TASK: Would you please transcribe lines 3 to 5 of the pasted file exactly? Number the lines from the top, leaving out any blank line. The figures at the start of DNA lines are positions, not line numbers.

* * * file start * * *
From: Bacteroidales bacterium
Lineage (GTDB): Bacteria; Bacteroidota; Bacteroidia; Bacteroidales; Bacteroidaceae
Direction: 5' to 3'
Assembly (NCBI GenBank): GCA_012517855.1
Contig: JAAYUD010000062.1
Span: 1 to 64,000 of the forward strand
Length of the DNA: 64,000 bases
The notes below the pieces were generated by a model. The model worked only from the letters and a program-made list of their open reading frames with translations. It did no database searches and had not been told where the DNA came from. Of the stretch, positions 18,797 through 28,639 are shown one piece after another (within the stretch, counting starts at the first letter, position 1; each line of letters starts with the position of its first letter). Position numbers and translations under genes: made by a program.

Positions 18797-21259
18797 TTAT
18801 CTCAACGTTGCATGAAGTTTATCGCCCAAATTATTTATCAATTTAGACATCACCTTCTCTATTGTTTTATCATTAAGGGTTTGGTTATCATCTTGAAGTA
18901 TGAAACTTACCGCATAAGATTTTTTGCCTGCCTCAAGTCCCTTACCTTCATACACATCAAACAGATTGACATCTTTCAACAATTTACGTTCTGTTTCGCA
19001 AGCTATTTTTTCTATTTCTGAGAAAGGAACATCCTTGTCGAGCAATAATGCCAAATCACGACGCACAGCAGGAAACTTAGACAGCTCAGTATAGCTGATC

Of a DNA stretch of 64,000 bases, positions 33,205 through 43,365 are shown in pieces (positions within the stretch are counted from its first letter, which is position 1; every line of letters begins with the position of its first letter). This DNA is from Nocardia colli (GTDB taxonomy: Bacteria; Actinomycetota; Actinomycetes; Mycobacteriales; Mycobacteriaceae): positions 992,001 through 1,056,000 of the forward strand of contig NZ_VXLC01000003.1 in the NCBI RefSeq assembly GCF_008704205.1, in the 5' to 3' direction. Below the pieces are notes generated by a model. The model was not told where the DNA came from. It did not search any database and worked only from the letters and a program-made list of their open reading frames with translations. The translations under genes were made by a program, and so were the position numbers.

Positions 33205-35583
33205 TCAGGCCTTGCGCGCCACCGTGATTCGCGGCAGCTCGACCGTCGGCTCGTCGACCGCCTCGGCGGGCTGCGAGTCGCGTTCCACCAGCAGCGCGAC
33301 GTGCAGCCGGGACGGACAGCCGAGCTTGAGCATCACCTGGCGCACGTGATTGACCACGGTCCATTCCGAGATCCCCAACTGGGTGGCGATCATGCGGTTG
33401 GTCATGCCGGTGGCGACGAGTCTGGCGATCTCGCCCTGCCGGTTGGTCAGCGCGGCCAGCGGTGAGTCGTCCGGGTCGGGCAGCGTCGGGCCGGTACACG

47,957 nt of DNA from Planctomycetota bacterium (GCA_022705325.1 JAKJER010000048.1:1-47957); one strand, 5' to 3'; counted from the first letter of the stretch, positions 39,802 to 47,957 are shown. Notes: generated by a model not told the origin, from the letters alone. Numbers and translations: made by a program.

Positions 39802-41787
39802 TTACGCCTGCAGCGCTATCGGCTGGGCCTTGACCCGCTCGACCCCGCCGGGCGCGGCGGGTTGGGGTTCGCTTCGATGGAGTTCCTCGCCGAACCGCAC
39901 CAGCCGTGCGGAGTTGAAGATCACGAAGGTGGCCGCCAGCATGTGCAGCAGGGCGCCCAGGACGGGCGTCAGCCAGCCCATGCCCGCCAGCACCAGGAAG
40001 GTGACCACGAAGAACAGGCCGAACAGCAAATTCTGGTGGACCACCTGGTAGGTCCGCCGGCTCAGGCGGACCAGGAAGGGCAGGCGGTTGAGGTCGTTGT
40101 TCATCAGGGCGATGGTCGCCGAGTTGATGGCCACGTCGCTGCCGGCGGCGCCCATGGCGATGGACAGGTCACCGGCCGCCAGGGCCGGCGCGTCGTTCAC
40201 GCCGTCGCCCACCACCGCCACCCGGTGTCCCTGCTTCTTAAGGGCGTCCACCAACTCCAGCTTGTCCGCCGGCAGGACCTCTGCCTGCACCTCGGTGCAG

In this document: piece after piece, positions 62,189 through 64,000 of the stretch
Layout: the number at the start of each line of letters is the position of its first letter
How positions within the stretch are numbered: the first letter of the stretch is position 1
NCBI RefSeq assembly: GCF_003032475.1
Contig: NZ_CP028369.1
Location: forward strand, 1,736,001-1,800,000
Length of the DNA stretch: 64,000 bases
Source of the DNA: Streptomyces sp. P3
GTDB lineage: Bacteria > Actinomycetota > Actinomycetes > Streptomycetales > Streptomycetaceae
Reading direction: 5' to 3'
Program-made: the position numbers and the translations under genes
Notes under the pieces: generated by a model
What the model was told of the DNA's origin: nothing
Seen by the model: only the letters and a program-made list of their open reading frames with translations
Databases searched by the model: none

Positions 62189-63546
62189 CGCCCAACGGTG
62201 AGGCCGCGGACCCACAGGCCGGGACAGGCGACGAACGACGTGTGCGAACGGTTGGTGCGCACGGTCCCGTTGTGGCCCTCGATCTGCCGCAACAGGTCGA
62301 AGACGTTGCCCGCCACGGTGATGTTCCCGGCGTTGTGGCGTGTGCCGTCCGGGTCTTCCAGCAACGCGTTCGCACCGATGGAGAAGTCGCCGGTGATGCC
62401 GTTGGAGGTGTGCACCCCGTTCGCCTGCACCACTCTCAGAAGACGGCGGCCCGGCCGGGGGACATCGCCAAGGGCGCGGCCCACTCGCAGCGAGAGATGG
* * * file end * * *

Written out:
Direction: 5' to 3'
Assembly (NCBI GenBank): GCA_012517855.1
Contig: JAAYUD010000062.1